Funny thing is that I thought I understood it, generally, but I just made a little live coding video as I was trying to discover how to build a shell in Go. Although I was successful, I’m still not entirely sure how this works. I figured out how to build and run a command for SSH users, which was my goal, but that’s not quite a shell.

I’m bookmarking this to come back and read through some of these resources.

If you’re interested in my own process, here are the video’s I recorded as I worked through this.

Part 1 - Building the command https://youtu.be/s4ggSklJKic

Part 2 - Installing it on a Raspberry Pi https://youtu.be/G968wOZGFGs

I used to log in via modems and terminal servers of various kinds, so I found this to be an interesting reminiscence of olden times... And yes, we take a lot for granted these days - even the backspace key :)

This should be one of those abstractions that just work but from time to time it pops up with arrows suddenly not working while jdb or other places. Somewhere some escape codes are not right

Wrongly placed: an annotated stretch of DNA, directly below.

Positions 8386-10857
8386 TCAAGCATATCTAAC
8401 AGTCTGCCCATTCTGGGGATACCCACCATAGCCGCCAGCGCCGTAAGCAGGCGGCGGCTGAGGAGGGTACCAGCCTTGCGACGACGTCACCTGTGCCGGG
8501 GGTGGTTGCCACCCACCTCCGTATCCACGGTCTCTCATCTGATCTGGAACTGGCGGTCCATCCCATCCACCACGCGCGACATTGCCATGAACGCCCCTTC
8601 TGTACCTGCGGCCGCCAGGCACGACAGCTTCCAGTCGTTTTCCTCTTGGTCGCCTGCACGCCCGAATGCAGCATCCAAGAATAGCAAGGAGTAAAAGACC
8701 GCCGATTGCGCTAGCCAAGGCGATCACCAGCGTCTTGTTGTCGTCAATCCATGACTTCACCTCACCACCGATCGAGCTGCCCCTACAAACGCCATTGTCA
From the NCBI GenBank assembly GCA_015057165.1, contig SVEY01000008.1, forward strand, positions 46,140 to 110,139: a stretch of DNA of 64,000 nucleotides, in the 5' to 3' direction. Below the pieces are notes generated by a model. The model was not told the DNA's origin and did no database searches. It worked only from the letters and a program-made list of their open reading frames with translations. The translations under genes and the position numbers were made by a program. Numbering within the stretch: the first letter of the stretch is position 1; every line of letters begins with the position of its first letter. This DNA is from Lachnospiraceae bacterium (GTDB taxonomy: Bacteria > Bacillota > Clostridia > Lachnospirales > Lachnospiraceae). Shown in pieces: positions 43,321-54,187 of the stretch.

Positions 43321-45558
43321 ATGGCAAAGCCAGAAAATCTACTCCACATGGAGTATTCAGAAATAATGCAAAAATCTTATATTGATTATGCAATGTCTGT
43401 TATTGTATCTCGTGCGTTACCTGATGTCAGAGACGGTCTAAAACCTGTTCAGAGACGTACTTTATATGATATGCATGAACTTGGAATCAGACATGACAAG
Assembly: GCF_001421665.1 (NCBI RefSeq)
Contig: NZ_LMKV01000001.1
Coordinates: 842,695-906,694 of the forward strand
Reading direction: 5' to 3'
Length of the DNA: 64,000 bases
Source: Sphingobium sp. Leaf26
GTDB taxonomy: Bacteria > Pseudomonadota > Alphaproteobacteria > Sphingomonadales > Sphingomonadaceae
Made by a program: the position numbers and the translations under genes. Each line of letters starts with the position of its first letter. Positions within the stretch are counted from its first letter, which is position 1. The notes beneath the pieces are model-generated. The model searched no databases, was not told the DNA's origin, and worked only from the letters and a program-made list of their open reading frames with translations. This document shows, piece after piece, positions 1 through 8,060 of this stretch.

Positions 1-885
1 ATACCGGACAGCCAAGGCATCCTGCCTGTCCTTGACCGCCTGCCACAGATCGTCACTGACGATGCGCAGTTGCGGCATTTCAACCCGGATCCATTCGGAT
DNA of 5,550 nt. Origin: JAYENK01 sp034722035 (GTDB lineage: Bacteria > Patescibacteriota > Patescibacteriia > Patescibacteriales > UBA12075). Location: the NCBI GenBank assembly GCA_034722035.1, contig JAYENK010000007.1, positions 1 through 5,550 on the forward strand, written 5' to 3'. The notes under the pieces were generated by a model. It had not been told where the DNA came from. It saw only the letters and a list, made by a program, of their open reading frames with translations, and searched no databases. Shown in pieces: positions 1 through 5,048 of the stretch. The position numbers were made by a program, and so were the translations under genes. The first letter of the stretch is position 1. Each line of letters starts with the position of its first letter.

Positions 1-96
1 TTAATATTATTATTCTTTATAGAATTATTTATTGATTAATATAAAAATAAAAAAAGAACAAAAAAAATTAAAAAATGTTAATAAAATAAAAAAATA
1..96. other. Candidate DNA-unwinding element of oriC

I sometimes ask candidates to talk about these exact things during interviews. Describe what happens when you type a command into a shell. Then how about if it's in an ssh session. It's a good way to dive into all kinds of stuff from syscalls to networking. I look for an overall understanding and curiosity about how stuff works.

These are SRE type positions where strong systems knowledge and debugging skills are a requirement or at least a big plus.

That's fine to ask but a non-answer gives you almost no information other than perhaps that the candidate never bothered to learn in great detail exactly how it all works because it's never been important enough to spend time on.

If you're looking for strong diagnostic skills, then ask those questions geared to give you direct information as opposed to trying to weed it out from the answer to a vague high-level process description question. If the candidate has no idea why you're asking then any answer at all should be satisfactory.